- Yield sign
road transport, a YIELD ( Canada, Ireland, and the United States) or GIVE WAY (most current or former Commonwealth countries) traffic signindicates that a vehicledriver must slow down and prepare to stop if necessary — usually while merging into traffic on another road— but needn't stop if there is no reason to do so. A driver who stops in this situation is said to have yielded the right of way to traffic on the main road. In contrast, a stop signalways requires a full stop. The first YIELD sign was installed in Tulsa, Oklahoma, having been devised and designed by Tulsan policeofficer Clinton Riggs. [ [http://tpdblog.typepad.com/tpdblog/2007/02/tulsa_cop_inven.html TPD Blog: Tulsa cop invented the 'yield' sign ] ] [ [http://www.accessmylibrary.com/coms2/summary_0286-29507226_ITM Tulsa cop invented the 'yield' sign: ONLY IN OKLAHOMA. | Tulsa World (Tulsa, OK) (February, 2007) ] ] [ [http://www.newspaperarchive.com/LandingPage.aspx?type=glpnews&search=%22clinton%20riggs%22%20yield&
According to the Federal Highway Administration's (U.S.)
Manual on Uniform Traffic Control Devices, a YIELD sign may be warranted: [ [http://mutcd.fhwa.dot.gov/HTM/2003r1/part2/part2b1.htm#section2B09 FHWA - MUTCD - 2003 Edition Revision 1 Chapter 2B ] ]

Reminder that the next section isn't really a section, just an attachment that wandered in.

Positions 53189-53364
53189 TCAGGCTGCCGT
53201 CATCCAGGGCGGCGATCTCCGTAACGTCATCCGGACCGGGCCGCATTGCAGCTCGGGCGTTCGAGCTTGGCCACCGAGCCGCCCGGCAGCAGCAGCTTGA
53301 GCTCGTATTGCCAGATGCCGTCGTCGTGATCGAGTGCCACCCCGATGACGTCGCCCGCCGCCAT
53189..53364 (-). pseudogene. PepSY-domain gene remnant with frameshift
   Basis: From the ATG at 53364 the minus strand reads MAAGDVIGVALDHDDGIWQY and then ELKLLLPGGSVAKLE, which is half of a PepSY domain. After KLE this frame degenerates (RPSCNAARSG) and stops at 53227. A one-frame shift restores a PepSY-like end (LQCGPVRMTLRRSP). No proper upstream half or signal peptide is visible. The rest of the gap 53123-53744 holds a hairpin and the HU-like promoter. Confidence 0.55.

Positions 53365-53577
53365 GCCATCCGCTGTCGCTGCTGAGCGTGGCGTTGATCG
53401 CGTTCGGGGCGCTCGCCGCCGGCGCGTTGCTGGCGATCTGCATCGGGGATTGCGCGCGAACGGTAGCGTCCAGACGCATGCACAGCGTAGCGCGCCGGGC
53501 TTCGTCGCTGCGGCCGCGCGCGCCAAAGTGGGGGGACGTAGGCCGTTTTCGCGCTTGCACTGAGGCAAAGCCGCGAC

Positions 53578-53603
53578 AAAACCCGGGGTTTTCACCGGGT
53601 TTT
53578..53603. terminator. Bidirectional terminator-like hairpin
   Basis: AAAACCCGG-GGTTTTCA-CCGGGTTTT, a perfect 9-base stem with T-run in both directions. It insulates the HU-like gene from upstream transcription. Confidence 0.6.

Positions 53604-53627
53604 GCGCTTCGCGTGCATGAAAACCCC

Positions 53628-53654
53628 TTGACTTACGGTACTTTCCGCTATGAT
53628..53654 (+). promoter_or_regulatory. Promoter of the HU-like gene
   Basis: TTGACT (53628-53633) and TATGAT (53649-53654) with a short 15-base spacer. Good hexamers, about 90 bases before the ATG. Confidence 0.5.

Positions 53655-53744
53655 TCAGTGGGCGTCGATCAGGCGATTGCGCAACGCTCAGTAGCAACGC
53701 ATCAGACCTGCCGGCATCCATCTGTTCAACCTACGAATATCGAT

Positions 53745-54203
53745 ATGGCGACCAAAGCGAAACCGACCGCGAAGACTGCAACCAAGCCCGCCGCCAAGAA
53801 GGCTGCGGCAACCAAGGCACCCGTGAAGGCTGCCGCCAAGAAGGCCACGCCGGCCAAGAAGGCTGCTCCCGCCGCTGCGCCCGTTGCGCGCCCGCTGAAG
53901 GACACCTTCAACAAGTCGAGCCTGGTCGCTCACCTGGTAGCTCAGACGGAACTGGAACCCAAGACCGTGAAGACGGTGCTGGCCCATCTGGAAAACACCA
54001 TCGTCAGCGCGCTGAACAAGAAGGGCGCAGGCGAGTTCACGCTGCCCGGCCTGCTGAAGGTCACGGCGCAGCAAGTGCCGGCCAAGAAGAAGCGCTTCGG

# on a minor road at the entrance to an intersection where it is necessary to assign right-of-way to the major road, but where a stop is not necessary at all times, and where the safe approach speed on the minor road exceeds 10 miles per hour;
# Entrance to a roundabout. Vehicles in the roundabout have the right of way.
# on the entrance ramp to an expressway where an acceleration lane is not provided;
# within an intersection with a divided highway, where a STOP sign is present at the entrance to the first roadway and further control is necessary to the entrance to the second roadway, and where the median width between the two roadways exceeds 40 feet;
# where there is a separate or channelized right-turn lane, without an adequate acceleration lane;
# at any intersection where a special problem exists and where an engineering study indicates the problem to be susceptible to correction by use of the yield sign.
The same rulebook states that YIELD signs should not ordinarily be placed to control the major flow of traffic at an intersection.
GIVE WAY signs, or the equivalent road markings, are often used at UK road junctions at which stop signs would have been used in the USA. The signs can be yellow as well.Facts|date=August 2008
* [http://www.mycrazyhobby.com/stop/ Gallery of Stop and Yield Signs]
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